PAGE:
Available languages: EnglishOne of the key sonic architects of funk, Maceo Parker first became a legend for his work with James Brown, whose impassioned shouts for a sax solo ("Maceo! Blow your horn!") would make Parker the Godfather of Soul's most famous sideman, though Parker would continue to enjoy a successful career long after leaving Brown's employ, including stints with George Clinton and Prince as well as Ray Charles, Ani DiFranco, James Taylor, De La Soul, Dave Matthews Band, and the Red Hot Chili Peppers, not to mention a rewarding solo career as a bandleader. His 1990 debut album, Roots Revisited for Verve, boasted a stellar cast of funk and jazz players worthy of Parker's reputation; they included Bootsy Collins, Don Pullen, Rodney Jones, and former Brown bandmates Fred Wesley and Pee Wee Ellis. This critically acclaimed set would create a template for a series of albums to follow, including two that would become classics -- 1992's Life on Planet Groove and 1998's Funk Overload. After 2000, Parker recorded less frequently to concentrate on touring more. Nonetheless, he issued fine recordings in the coming decades including 2007's Roots & Grooves, 2012's Soul Classics, and 2018's It's All About Love; the latter on which he collaborated with Michael Abene and WDR Big Band Cologne. Maceo Parker was born on February 14, 1943 in Kinston, North Carolina. Parker's mother and father both had an appreciation for music and sang in their church's choir, but it was his uncle who had the strongest influence on the youngster's musical development. Parker's uncle led a local jazz and R&B band called the Blue Notes, and Maceo would sometimes watch them rehearse; in time, Maceo would take up the saxophone, while his brothers Melvin and Kellis respectively learned to play the drums and trombone. Their uncle was impressed enough with the youngsters' abilities that he dubbed them "the Junior Blue Notes" and had them perform between sets at Blue Notes shows. The Parker brothers were seasoned professionals by the time they enrolled at North Carolina A&T, where they studied music. In 1963, Melvin Parker had graduated and was offered an audition with James Brown, who was looking for a new drummer; Melvin landed the gig, and when he asked if Brown could use a new sax player as well, Maceo was also offered a spot in the band. Originally playing baritone sax, Maceo eventually switched over to tenor, and his style on the instrument was ideal for the band -- rich, rhythmic, and full of sharp, staccato lines that meshed with Brown's taut and funky sound. After lending an inspired solo to Brown's 1965 smash "Papa's Got a Brand New Bag," Maceo became one of the key members of Brown's recording and touring band, and his solos were an integral part of some of Brown's best-known songs, including "I Got You (I Feel Good)," "Mother Popcorn," "Sex Machine," and "Cold Sweat." However, Brown's well-documented reluctance to part with a dollar and a firm hand over his sidemen led most of Brown's band to quit en masse in 1970; Maceo was one of the musicians who walked, and he soon formed his own group, Maceo & All the King's Men, with his brother Melvin on drums. Maceo & All the King's Men had released an album by the year was out, titled Doin' Their Own Thing, but despite the strength of their live show, they didn't fare as well as they had hoped commercially. In 1973, Maceo rejoined Brown's touring band, though he found time to cut a solo album, Us, in 1974. The following year saw another revolt sweep through the ranks of Brown's group, and Maceo, trombonist Fred Wesley, and bassist Bootsy Collins all jumped ship to work with George Clinton's various projects, including Parliament and Funkadelic. By 1984, Clinton's Parliament-Funkadelic empire was in tatters, and Maceo signed back on with James Brown for another four years, though he appeared as a guest on several of Clinton's solo albums from this period, and when Clinton produced the Red Hot Chili Peppers' sophomore album, Freaky Styley, Maceo stopped by to contribute some trademark sax solos. In 1988, Keith Richards invited Maceo to perform on his debut solo album, Talk Is Cheap, and as hip-hop acts began recycling James Brown's potent grooves, Parker found himself in demand with contemporary acts such as Deee-Lite, Living Colour, and Material, all of whom brought him in to play on their sessions. In 1990, Parker stepped out as a solo act, releasing a jazz-oriented album called Roots Revisited through Verve Records and hitting the road in support. With funk back in fashion, Parker found he had a ready audience for his music, and another jazz-flavored set, Mo' Roots, appeared in 1991. Parker upped the funk factor on the 1992 live set Life on Planet Groove, which featured fellow James Brown alumni Fred Wesley and Pee Wee Ellis, and it documented the powerful show Maceo and his band were playing up to 150 nights a year. Through the '90s, Parker released a steady stream of solo records and made guest appearances on albums by De La Soul and Brooklyn Funk Essentials, as well as less likely collaborations with 10,000 Maniacs and Bryan Ferry. In 1999, noted funk enthusiast Prince recruited Parker to play on his album Rave Un2 the Joy Fantastic, and he would be a regular contributor to Prince's studio projects over the next decade, as well as performing with his live ensemble. Alternative folk diva Ani DiFranco also persuaded Parker to sit in with her, with the sax man contributing to the albums To the Teeth and Reveling: Reckoning. And in 1998, Parker and his band were the opening act on a concert tour by the Dave Matthews Band; Maceo would often join in with the headliners, and one of the shows from that tour was belatedly released in 2001 as Live in Chicago 12.19.98 at the United Center. In 2004, Parker's impressive live show was documented on film for the documentary My First Name Is Maceo, which featured interviews with Maceo discussing his life and music along with extensive footage of him and his group in full flight. In 2007, Parker performed a series of concerts in Europe with the German ensemble the WDR Big Band; highlights from the tour appeared on the album Roots & Grooves, including a set of tunes made famous by Ray Charles, one of Parker's early influences. And Parker paid homage to a handful of other R&B greats on another collaboration with the WDR Big Band, 2012's Soul Classics, with Maceo putting his stamp on classic numbers by Stevie Wonder, Aretha Franklin, Isaac Hayes, and his former employer James Brown. Parker spent the next several years touring the United States, but spent more time in Asia and Europe. To that end, Minor Music reissued 1990's Roots Revisited: The Bremen Concert in 2015. In 2018, Parker released It's All About Love on which he was backed by Michael Abene and WDR Big Band Cologne on a collection of classic soul and funk covers. Later in the year, Minor issued Life on Planet Groove - Revisited on which the saxist re-recorded his classic album alongside new material. His band for the date included Candy Dulfer on alto sax, Larry Goldings on organ, guitarist Rodney Jones, and his longtime compadres trombonist Fred Wesley and saxophonist Pee Wee Ellis. It's All About Love was released in the United States the following year.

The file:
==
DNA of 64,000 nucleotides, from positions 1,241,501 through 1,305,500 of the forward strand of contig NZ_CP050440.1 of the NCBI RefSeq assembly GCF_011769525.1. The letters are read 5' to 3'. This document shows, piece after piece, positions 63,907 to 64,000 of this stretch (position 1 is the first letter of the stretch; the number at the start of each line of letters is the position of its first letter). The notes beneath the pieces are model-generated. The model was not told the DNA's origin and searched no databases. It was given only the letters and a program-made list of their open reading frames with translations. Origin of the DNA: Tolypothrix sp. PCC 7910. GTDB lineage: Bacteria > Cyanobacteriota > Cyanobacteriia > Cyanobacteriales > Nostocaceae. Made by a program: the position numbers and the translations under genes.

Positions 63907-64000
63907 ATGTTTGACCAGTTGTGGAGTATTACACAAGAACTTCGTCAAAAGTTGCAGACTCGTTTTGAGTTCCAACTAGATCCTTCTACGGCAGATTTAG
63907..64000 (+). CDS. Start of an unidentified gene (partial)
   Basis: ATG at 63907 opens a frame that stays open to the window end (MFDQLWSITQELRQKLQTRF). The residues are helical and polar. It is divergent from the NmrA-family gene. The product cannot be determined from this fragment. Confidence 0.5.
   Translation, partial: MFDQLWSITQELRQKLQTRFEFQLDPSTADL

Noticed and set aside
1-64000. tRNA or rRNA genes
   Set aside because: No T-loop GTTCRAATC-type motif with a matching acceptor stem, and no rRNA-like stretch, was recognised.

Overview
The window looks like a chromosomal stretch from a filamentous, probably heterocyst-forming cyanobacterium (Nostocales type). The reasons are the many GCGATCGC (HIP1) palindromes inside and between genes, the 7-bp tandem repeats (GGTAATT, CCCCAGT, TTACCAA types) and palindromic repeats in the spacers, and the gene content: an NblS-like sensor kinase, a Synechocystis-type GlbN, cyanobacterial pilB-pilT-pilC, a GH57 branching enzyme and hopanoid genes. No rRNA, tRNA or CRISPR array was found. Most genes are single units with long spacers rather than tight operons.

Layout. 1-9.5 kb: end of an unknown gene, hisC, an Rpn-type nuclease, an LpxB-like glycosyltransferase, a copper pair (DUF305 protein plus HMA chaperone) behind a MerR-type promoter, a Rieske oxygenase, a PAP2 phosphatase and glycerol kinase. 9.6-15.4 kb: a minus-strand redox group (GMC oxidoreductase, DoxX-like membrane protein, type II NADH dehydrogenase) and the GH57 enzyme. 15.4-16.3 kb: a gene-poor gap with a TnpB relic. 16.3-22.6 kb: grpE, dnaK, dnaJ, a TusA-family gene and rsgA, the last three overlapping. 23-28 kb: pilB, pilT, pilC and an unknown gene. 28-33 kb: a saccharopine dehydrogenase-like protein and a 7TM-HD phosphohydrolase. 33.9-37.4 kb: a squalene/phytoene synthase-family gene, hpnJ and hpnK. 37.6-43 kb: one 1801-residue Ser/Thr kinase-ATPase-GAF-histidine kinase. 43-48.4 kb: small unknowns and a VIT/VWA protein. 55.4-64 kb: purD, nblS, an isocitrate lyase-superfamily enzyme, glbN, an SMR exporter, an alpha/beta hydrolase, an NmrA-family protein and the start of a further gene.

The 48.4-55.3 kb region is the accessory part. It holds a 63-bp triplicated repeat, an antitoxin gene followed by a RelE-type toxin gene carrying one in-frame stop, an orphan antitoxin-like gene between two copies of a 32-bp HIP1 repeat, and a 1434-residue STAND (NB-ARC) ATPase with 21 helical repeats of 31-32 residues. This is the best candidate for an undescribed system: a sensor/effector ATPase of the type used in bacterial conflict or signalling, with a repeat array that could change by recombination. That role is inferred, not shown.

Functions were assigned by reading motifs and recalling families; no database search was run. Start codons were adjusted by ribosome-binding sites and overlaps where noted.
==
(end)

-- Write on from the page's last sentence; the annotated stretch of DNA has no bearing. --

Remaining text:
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Jazz - Verschenen op 26 juni 2020 | The Funk Garage
Maceo Parker doesn't play funk, he IS funk! Inseparable from the Godfather James Brown who he accompanied for years but also having worked as George Clinton’s accomplice in Parliament and P-Funk, it seems like Maceo Parker will be blowing down his saxophone right up to his very last breath! At the age of 77, the legend from North Carolina is still making music, revealing here his first album in eight years. An album recorded with signature sticky sound of the “Big Easy”. It was there, in New Orleans, that Maceo took his funk to create Soul Food: Cooking with Maceo produced by Eli Wolf. With the help of Ivan Neville, Nikki Glaspie and Tony Hall, he revisits local standards signed by Dr. John (Right Place, Wrong Time), The Meters (Just Kissed My Baby) and Allen Toussaint (Yes, We Can Can). Other covers of songs by Aretha Franklin (Rock Steady), Prince ( The Other Side of the Pillow) and David “Fathead” Newman (Hard Times) complete a rather conventional yet incredibly sincere and warm album. A true fusion of his style with the funk of the bayou. © Max Dembo/Qobuz